## AP Computer Science :: Lessons :: Search Methods

### Searching

There are two main ways to search an array or list for a given value. A sequential search starts at the first element and compares it to a given value until that value is found or it reaches the end of an array. This search works better with an array that is already sorted. A binary search only works for a sorted array and uses a divide-and-conquer approach to work more efficiently. Binary search looks at an element in the middle of the array and, depending on the outcome, chooses the next half of the array to search. The code for each type of search in Java is below.

int seqSearch(int[] a, int value) { for (int i=0; i<a.length; i++) if (a[i] == value) return i; return -1; }

int binSearch(int[] a, int value, int left, int right) { if (left > right) return -1; else { int midpoint = (left + right) / 2; if (a[midpoint] == value) return midpoint; else if (a[midpoint] < value) return binSearch(a, value, midpoint+1, right); else return binSearch(a, value, left, midpoint-1); } }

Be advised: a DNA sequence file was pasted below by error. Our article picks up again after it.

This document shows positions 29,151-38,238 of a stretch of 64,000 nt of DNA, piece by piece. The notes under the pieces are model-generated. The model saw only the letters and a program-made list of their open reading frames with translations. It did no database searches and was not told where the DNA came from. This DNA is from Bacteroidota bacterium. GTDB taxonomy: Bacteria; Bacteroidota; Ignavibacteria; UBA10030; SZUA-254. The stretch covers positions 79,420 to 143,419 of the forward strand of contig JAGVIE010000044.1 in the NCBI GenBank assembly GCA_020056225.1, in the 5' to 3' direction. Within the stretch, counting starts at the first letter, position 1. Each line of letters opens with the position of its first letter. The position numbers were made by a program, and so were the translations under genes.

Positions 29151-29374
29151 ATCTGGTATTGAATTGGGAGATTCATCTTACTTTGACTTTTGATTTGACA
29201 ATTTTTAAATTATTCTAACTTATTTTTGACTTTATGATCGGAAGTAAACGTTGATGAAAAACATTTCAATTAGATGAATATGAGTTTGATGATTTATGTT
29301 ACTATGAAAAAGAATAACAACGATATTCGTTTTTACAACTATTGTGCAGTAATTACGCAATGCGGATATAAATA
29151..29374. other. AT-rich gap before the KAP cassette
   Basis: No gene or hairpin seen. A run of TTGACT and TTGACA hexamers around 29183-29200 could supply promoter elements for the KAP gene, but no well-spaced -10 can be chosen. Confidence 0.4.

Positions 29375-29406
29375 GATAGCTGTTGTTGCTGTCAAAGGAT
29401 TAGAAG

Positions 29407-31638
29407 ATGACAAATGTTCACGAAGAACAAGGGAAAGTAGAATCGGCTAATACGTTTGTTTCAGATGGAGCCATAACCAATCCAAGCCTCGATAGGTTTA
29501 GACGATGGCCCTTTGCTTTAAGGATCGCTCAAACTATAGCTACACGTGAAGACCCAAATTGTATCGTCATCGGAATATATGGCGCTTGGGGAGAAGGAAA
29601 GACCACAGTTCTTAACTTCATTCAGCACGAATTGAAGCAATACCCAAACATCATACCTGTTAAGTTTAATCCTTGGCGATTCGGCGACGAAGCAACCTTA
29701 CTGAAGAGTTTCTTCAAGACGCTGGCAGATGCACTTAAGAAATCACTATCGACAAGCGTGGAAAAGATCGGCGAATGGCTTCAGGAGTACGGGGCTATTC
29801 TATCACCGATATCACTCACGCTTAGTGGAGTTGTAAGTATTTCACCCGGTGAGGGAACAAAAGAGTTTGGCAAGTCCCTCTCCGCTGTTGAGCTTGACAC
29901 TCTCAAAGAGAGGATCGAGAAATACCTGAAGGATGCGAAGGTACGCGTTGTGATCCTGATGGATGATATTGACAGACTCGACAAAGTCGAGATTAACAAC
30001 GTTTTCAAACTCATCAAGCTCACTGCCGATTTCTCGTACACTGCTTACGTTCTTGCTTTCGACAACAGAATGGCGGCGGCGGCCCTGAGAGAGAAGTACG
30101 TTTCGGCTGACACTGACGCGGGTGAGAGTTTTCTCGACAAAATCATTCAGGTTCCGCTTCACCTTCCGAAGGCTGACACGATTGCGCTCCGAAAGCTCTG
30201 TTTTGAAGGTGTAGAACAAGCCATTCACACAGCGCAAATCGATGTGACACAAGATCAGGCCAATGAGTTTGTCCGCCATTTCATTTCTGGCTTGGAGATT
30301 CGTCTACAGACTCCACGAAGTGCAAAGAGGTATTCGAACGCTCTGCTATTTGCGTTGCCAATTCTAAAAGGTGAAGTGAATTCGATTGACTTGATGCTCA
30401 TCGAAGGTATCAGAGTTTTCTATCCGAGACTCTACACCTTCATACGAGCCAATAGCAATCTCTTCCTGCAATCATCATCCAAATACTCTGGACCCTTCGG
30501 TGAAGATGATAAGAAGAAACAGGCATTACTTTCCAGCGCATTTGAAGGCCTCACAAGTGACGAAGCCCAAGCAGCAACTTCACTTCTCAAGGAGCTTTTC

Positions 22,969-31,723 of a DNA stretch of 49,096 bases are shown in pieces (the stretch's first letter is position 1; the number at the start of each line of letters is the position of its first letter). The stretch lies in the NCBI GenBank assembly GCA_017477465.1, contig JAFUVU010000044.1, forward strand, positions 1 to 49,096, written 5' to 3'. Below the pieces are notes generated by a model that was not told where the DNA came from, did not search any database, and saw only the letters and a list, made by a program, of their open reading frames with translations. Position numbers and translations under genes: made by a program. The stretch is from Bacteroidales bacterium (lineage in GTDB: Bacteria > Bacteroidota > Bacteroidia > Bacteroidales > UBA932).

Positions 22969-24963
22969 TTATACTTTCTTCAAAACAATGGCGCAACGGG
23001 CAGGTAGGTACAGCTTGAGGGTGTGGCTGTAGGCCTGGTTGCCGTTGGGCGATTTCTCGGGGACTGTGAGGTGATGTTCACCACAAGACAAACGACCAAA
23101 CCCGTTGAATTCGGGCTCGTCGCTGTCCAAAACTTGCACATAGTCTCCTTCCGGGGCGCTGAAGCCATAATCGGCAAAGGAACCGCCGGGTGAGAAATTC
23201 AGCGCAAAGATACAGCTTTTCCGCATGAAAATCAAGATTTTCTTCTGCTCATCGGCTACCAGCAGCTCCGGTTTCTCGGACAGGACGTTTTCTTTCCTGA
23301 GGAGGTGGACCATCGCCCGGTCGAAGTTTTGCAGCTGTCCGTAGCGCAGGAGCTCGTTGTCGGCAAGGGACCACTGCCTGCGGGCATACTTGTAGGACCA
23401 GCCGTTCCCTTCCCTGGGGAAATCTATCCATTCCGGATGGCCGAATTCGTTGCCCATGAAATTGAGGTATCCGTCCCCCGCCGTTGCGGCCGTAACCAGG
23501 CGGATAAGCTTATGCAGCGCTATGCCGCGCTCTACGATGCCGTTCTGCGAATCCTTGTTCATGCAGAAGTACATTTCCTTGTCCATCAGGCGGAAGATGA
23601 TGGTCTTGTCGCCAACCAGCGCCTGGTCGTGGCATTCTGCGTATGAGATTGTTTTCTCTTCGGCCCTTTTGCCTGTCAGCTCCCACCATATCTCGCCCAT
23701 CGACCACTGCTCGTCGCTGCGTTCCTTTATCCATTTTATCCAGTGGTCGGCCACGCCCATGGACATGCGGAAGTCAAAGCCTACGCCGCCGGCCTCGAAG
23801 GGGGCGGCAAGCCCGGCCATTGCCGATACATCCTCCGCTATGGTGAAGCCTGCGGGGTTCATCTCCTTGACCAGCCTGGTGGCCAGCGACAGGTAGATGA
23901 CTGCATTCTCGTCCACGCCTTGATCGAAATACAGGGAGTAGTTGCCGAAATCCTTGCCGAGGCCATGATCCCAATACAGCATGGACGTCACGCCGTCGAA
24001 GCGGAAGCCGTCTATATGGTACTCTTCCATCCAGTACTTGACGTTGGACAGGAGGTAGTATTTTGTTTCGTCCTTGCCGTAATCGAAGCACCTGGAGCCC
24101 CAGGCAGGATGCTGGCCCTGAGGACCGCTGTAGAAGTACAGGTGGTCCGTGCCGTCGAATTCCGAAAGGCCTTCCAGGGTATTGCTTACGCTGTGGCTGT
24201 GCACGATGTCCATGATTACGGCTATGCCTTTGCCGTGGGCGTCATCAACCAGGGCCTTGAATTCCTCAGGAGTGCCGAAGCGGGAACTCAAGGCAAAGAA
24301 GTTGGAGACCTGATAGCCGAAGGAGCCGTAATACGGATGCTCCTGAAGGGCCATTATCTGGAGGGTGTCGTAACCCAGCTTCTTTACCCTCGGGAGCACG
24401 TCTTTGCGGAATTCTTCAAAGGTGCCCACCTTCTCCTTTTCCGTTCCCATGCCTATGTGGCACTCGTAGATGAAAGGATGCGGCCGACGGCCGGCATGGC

Sequential searches have an average runtime of O(n) while binary searches have an average of O(log n). The following is a comparison of sequential search and binary search:

Sequential Search | Binary Search |
---|---|

Sequential algorithm | Divide-and-conquer algorithm |

Works on any array | Array MUST be sorted |

Average Runtime: O(n) | Average Runtime: O(log n) |